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President Trump continued to add to his tally of successful judicial appointments Tuesday with the confirmation of Thomas Kirsch II as a judge on the 7th Circuit Court of Appeals.
Kirsch, who had served as the U.S. attorney for the Northern District of Indiana, is filling the position that was left vacant when Justice Amy Coney Barrett left the Seventh Circuit to join the Supreme Court.
"Congratulations to this Great Hoosier, Judge Thomas Kirsch!" tweeted Vice President Mike Pence, who is a former Indiana governor.
Democrats have opposed Republicans' efforts to confirm more judges following Trump's loss in November's election, but Sen. Dick Durbin, D-Ill., still recognized Kirsch's capabilities.
"I know the man. He is a qualified person," Durbin said when the Senate Judiciary Committee advanced Kirsch's nomination last week. Durbin still said he was against the "extraordinary process" Republicans have employed to confirm him.
The American Bar Association also rated Kirsch as "Well Qualified," its highest mark.
U.S. Attorney for the Northern District of Indiana Thomas Kirsch II is sworn in during his confirmation hearing before the Senate Judiciary Committee in the Dirksen Senate Office Building on Capitol Hill Nov. 18, 2020, in Washington, D.C. (Photo by Chip Somodevilla/Getty Images)
Kirsch is the 54th judge Trump has appointed who was confirmed to a federal court of appeals and 230th federal judge overall, with more likely to follow. On Wednesday, the Senate Judiciary Committee is scheduled to vote on the nomination of Raul M. Arias-Marxuach, who Trump picked for the First Circuit Court of Appeals.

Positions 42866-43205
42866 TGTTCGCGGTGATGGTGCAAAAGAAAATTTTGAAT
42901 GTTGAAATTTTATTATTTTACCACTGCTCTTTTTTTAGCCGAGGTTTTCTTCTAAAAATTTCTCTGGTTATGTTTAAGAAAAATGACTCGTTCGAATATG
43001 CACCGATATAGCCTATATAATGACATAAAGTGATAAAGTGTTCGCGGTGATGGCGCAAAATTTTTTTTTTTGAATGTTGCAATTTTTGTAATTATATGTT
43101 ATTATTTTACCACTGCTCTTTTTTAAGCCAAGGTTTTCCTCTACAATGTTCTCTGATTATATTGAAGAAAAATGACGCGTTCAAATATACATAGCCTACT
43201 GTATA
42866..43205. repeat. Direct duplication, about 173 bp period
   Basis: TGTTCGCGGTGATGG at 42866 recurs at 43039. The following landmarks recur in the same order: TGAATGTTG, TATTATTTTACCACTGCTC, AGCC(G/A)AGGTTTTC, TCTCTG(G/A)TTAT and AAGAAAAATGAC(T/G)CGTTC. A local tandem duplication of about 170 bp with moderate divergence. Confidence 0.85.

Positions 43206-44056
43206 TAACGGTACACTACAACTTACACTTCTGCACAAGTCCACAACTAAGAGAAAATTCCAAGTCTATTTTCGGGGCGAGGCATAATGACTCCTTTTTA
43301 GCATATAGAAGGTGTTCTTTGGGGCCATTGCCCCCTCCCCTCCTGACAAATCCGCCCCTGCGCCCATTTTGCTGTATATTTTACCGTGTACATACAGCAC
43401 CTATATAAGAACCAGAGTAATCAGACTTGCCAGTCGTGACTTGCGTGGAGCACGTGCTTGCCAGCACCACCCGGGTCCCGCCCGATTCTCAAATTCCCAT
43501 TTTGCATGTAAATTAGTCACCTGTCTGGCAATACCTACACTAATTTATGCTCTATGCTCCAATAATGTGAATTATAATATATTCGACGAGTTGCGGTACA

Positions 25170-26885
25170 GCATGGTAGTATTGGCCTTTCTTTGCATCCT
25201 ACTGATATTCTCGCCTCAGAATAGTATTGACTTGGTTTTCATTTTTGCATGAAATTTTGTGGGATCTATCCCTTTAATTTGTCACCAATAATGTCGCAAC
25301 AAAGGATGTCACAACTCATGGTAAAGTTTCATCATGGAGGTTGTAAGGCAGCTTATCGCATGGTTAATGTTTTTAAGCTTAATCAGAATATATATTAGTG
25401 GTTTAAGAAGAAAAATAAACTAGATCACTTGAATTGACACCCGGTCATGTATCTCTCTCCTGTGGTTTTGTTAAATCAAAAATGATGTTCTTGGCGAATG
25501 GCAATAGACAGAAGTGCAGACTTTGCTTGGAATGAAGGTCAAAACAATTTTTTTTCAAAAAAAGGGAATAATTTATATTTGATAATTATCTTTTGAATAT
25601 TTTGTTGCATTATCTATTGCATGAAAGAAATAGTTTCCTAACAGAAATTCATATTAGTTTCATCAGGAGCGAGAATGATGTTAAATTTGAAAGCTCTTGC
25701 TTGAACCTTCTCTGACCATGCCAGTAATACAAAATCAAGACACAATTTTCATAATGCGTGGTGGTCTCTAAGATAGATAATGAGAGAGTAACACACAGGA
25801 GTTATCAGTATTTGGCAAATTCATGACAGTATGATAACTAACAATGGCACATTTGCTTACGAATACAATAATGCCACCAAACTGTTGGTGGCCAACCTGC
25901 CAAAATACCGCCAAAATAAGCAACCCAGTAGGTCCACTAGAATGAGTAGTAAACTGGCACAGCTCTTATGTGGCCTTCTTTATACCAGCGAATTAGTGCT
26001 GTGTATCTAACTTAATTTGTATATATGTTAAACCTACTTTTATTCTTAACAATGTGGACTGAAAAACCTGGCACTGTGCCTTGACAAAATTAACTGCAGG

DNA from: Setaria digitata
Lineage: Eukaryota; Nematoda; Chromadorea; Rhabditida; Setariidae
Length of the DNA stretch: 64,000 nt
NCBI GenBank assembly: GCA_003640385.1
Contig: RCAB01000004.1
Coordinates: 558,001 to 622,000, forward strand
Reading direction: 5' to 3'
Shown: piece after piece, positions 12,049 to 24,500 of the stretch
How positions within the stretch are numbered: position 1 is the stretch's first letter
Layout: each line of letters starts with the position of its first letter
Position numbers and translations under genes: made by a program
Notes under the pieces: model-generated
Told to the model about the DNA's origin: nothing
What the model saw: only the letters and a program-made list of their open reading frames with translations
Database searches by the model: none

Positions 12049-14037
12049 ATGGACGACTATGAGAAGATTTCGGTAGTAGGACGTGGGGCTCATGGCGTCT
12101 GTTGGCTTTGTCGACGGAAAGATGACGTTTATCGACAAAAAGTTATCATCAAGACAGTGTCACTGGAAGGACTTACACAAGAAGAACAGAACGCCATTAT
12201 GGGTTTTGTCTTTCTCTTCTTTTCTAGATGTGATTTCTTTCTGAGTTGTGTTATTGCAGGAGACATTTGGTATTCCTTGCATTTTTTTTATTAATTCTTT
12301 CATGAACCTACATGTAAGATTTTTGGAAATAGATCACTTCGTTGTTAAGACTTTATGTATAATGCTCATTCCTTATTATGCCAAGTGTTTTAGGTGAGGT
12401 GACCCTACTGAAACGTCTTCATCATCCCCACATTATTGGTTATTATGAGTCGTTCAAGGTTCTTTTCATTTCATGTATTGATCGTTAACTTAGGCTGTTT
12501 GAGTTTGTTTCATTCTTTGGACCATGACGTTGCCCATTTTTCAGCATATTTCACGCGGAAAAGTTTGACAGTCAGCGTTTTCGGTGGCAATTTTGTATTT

Additionally, Trump's nominee for the Eastern District of Tennessee, Katherine A. Crytzer, will have her confirmation up for a vote before the Senate Wednesday morning.
With just over a month left in his term, Trump has confirmed more than 200 judicial nominees, including three Supreme Court justices. There are currently 56 federal court vacancies with 33 nominations pending, making it likely that when Trump's term comes to an end he will leave less than half the number of vacancies as President Barack Obama left in January 2017.
The confirmation of conservative judges has been a priority for Trump and Senate Majority Leader Mitch McConnell, R-Ky. Filling as many seats as possible before Jan. 20, 2021, will leave fewer positions for President-elect Joe Biden to fill.
Additionally, control of the Senate hangs in the balance with two Georgia runoff elections coming up in January. Democratic victories could allow Biden to confirm liberal judges as easily as Trump did with conservatives.